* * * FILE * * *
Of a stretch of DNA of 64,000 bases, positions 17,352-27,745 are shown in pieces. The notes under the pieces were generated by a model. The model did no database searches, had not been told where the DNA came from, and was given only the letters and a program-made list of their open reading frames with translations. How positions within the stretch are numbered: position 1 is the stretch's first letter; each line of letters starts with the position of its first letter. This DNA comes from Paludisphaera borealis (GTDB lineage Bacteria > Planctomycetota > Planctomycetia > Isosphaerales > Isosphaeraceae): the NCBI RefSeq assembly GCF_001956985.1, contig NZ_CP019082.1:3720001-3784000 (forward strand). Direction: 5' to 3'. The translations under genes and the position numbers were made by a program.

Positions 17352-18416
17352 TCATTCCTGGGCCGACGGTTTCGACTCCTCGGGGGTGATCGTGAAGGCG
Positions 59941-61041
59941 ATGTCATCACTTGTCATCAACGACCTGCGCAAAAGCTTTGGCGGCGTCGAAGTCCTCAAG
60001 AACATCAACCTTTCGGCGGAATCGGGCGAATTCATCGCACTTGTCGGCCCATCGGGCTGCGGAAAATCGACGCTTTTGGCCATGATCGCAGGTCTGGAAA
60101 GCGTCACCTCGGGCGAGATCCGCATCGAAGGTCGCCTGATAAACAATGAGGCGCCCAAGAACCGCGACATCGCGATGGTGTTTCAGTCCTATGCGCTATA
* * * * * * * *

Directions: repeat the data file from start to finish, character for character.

Of a stretch of DNA of 64,000 bases, positions 17,352-27,745 are shown in pieces. The notes under the pieces were generated by a model. The model did no database searches, had not been told where the DNA came from, and was given only the letters and a program-made list of their open reading frames with translations. How positions within the stretch are numbered: position 1 is the stretch's first letter; each line of letters starts with the position of its first letter. This DNA comes from Paludisphaera borealis (GTDB lineage Bacteria > Planctomycetota > Planctomycetia > Isosphaerales > Isosphaeraceae): the NCBI RefSeq assembly GCF_001956985.1, contig NZ_CP019082.1:3720001-3784000 (forward strand). Direction: 5' to 3'. The translations under genes and the position numbers were made by a program.

Positions 17352-18416
17352 TCATTCCTGGGCCGACGGTTTCGACTCCTCGGGGGTGATCGTGAAGGCG
Positions 59941-61041
59941 ATGTCATCACTTGTCATCAACGACCTGCGCAAAAGCTTTGGCGGCGTCGAAGTCCTCAAG
60001 AACATCAACCTTTCGGCGGAATCGGGCGAATTCATCGCACTTGTCGGCCCATCGGGCTGCGGAAAATCGACGCTTTTGGCCATGATCGCAGGTCTGGAAA
60101 GCGTCACCTCGGGCGAGATCCGCATCGAAGGTCGCCTGATAAACAATGAGGCGCCCAAGAACCGCGACATCGCGATGGTGTTTCAGTCCTATGCGCTATA